More Napoleonic Era! I thought of grouping at least four of these together, but it simply covers too much personal history in the lives of the Morland family characters. This book really piggybacks onto the one before it, ‘The Emperor’ and much is the same.
Unfortunately for Lucy’s marriage to Chetwyn, she is simply incapable and unwilling to end her affair with Captain Weston, she didn’t bother to hide the fact from her husband that her firstborn son, the heir to the title of Aylesbury is in fact a child of the affair. That does not bode well. Lucy will never give up anything she feels strongly about and soon she informs him that she is pregnant again by Weston. This child Chetwyn feels is beyond his power to recognize and claim as his own, and the boy Thomas is sent to Heloise to be raised.
Rebuffed at every turn Chetwyn sinks further and further into unhappiness until tragedy finally overtakes him.
Heloise lives in the country not far from Morland Place which is a terrible idea because it keeps James’ mind on her constantly, and the man is entirely useless. Not only is he incapable of showing his wife Mary Ann the love she desperately needs but hides behind her cold exterior; but he doesn’t love his son by her at all, instead becoming unnaturally devoted to their first child, a daughter called Fanny, to the degree that the kid is an incredible brat. That happens when a child sees how to manipulate before it can even talk.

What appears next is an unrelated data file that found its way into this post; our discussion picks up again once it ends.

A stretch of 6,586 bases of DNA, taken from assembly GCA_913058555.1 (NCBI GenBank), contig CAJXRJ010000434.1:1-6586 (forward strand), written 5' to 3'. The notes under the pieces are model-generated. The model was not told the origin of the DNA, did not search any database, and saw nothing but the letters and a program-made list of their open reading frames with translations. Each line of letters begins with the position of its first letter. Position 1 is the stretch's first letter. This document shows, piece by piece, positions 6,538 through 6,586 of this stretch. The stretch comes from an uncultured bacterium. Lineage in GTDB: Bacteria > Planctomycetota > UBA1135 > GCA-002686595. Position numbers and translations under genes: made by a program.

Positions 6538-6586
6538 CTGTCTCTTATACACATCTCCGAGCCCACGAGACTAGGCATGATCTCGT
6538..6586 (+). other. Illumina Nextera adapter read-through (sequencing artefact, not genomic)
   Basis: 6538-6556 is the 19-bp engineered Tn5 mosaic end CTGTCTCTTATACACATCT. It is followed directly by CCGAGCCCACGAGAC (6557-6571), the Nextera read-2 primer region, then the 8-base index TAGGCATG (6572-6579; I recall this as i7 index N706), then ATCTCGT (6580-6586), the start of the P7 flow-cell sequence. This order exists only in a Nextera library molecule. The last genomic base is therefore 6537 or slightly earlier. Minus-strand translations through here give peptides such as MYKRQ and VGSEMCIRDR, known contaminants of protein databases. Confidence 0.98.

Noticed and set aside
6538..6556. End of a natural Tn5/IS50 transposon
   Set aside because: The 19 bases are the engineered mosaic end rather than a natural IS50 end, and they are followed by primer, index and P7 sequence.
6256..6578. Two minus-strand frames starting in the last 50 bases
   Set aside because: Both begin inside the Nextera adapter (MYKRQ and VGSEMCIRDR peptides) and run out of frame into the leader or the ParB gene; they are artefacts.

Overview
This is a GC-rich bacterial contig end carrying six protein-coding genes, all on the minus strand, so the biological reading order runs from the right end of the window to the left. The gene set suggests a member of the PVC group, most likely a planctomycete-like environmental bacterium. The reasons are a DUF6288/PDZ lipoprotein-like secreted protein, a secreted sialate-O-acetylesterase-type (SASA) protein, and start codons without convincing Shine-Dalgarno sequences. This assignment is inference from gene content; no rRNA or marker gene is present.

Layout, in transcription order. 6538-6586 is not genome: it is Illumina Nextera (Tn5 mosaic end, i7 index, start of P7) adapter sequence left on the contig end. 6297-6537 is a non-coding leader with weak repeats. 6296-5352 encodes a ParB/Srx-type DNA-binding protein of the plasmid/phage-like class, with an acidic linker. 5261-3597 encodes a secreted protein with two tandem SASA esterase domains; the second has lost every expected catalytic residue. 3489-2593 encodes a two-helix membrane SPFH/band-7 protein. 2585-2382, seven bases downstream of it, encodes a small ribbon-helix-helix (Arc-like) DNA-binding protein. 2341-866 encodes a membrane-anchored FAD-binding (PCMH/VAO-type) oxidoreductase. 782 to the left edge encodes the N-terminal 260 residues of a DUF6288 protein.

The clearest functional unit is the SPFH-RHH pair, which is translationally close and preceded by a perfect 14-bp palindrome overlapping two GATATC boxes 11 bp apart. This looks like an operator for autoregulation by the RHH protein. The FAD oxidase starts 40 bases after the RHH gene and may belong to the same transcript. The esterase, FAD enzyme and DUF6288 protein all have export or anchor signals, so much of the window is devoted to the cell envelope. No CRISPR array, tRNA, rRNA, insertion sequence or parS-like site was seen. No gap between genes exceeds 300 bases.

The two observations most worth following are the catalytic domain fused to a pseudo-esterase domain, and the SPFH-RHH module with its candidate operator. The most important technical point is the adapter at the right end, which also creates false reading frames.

This drives Mary Ann more and more to take her son and spend time in Manchester, a filthy depressing place of mills machinery and desperate poverty and misery. To her surprise, Mary Ann finds herself drawn to help the very sick and weak, and futilely tries to convince her powerful father that the revolting condition the humans are living in are a threat to all, even as cholera rages unchecked through the city.
This chain of events leads to a culmination of tragedy, with a bit of a bright spot at the end that as a reader you aren’t entirely sure the characters involved very well deserve.
The book is simply chock-full of naval matters, far worse than the one before it, and I had quite a time forcing myself to not skim it. The famous battle of Trafalgar is included in great detail, but Lucy back at home eating up all the news and talking like she knows as much as an Admiral is really off-putting. I really hope this book is a dark before the dawn type of story, but something tells me things can still get worse.